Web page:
~

“My parents both served in the US Army and what they got was PTSD for both of them along with anxiety issues. Whenever we go out in public and sit down somewhere my dad has to have his back up against the wall just to feel a measure of comfort that no one is going to sneak up on him and kill him and and walking up behind either of them without announcing that you’re there is most likely going to either get you punch in the face or choked out.”

~

“Many of my friends served. All are on heavy antidepressant/anxiety meds, can’t make it through 4th of July or NYE, and have all dealt with heavy substance abuse problems before and after discharge. And that’s on top of one crippled left hand, crushed vertebra, and GSWs.”

~

“Left my talented and young brother a broken and disabled man who barely leaves the house. Left my mother hypervigilant & terrified due to the amount of sexual assault & rape covered up and looked over by COs. Friend joined right out if HS, bullet left him paralyzed neck down.”

~

“My cousin went to war twice and came back with a drug addiction that killed him. My other cousin could never get paid on time and when he left they tried to withhold his pay.”

~

“It’s given me a fractured spine, TBI, combat PTSD, burn pit exposure, and a broken body with no hope of getting better. Not even medically retired for a fractured spine. WTF.”

~

“Y’all killed my father by failing to provide proper treatments after multiple tours.”

~

“Everyone I know got free PTSD and chemical exposure and a long engagement in their efforts to have the US pay up for college tuition. Several lives ruined. No one came out better. Thank god my recruiter got a DUI on his way to get me or I would be dead or worse right now.”

~

“I have ptsd and still wake up crying at night. Also have a messed up leg that I probably will have to deal with the rest of my life. Depression. Anger issues.”

~

“My grandfather came back from Vietnam with severe PTSD, tried to drown it in alcohol, beat my father so badly and so often he still flinches when touched 50 years later. And I grew up with an emotionally scarred father with PTSD issues of his own because of it. Good times.”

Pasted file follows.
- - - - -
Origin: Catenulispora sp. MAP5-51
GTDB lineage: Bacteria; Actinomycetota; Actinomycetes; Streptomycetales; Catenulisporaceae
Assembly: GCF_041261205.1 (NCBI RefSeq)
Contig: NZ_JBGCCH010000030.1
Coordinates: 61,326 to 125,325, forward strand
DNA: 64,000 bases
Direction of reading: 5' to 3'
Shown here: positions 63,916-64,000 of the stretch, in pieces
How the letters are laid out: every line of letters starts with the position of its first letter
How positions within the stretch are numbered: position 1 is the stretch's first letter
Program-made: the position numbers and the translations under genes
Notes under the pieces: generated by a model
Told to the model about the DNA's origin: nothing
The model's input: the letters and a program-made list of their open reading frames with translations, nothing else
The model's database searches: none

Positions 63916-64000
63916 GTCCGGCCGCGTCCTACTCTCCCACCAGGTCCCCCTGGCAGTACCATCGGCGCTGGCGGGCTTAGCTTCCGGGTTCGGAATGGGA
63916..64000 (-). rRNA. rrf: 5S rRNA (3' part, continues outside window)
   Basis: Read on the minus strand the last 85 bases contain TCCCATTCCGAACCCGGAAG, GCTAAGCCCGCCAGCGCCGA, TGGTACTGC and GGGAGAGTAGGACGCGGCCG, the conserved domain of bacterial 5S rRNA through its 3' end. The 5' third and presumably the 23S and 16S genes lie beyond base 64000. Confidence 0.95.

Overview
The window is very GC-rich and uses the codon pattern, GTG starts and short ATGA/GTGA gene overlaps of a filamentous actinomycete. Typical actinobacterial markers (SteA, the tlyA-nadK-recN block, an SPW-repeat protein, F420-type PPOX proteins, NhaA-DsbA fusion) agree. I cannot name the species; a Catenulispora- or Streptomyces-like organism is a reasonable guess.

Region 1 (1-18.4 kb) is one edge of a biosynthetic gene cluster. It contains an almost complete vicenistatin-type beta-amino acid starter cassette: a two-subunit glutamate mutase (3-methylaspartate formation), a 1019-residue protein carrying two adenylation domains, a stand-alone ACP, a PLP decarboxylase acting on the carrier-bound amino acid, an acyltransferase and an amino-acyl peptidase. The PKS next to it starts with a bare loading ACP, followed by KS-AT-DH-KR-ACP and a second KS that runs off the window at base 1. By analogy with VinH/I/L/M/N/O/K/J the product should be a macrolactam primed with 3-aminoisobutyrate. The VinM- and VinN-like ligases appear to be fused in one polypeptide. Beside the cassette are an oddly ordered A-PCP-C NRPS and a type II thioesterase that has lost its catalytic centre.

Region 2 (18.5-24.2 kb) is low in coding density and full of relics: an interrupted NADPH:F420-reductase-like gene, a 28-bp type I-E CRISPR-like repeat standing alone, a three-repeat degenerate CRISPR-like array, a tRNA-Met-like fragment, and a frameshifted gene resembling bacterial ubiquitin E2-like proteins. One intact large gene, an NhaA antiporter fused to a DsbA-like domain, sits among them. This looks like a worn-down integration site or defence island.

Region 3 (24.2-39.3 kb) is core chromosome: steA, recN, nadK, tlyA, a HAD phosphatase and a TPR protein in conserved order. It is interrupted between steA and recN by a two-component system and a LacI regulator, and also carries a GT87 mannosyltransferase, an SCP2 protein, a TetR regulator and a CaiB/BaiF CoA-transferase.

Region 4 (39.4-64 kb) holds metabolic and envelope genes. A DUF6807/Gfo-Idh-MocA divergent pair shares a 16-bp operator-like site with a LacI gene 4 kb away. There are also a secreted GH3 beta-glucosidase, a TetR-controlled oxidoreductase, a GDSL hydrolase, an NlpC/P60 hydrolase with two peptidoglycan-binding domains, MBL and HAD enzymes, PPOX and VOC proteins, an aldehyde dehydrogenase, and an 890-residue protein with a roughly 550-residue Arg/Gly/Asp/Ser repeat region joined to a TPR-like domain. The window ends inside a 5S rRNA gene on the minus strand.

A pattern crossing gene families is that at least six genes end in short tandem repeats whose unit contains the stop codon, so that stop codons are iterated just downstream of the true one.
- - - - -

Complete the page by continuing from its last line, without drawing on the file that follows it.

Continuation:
~

“Hmmm. Let’s see. I lost friends, have 38 inches of scars, PTSD and a janky arm and hand that don’t work.”

~

“my grandpa served in vietnam from when he was 18-25. he’s 70 now and every night he still has nightmares where he stands up tugging at the curtains or banging on the walls screaming at the top of his lungs for someone to help him. he refuses to talk about his time and when you mention anything about the war to him his face goes white and he has a panic attack. he cries almost every day and night and had to spend 10 years in a psychiatric facility for suicidal ideations from what he saw there.”

~

“My best friend joined the Army straight out of high school because his family was poor & he wanted a college education. He served his time & then some. Just as he was ready to retire he was sent to Iraq. You guys sent him back in a box. It destroyed his children.”

~

“Well, my father got deployed to Iraq and came back a completely different person. Couldn’t even work the same job he had been working 20 years before that because of his anxiety and PTSD. He had nightmares, got easily violent and has terrible depression. But the army just handed him pills, now he is 100% disabled and is on a shit ton of medication. He has nightmares every night, paces the house barely sleeping, checking every room just to make sure everyone’s safe. He’s had multiple friends commit suicide.”


“Father’s a disabled Vietnam veteran who came home with severe PTSD and raging alcoholism. VA has continuously ignored him throughout the years and his medical needs and he receives very little compensation for all he’s gone through. Thanks so much!!”

~

“I was #USNavy, my husband was #USArmy, he served in Bosnia and Iraq and that nice, shy, funny guy was gone, replaced with a withdrawn, angry man…he committed suicide a few years later…when I’m thanked for my service, I just nod.”

~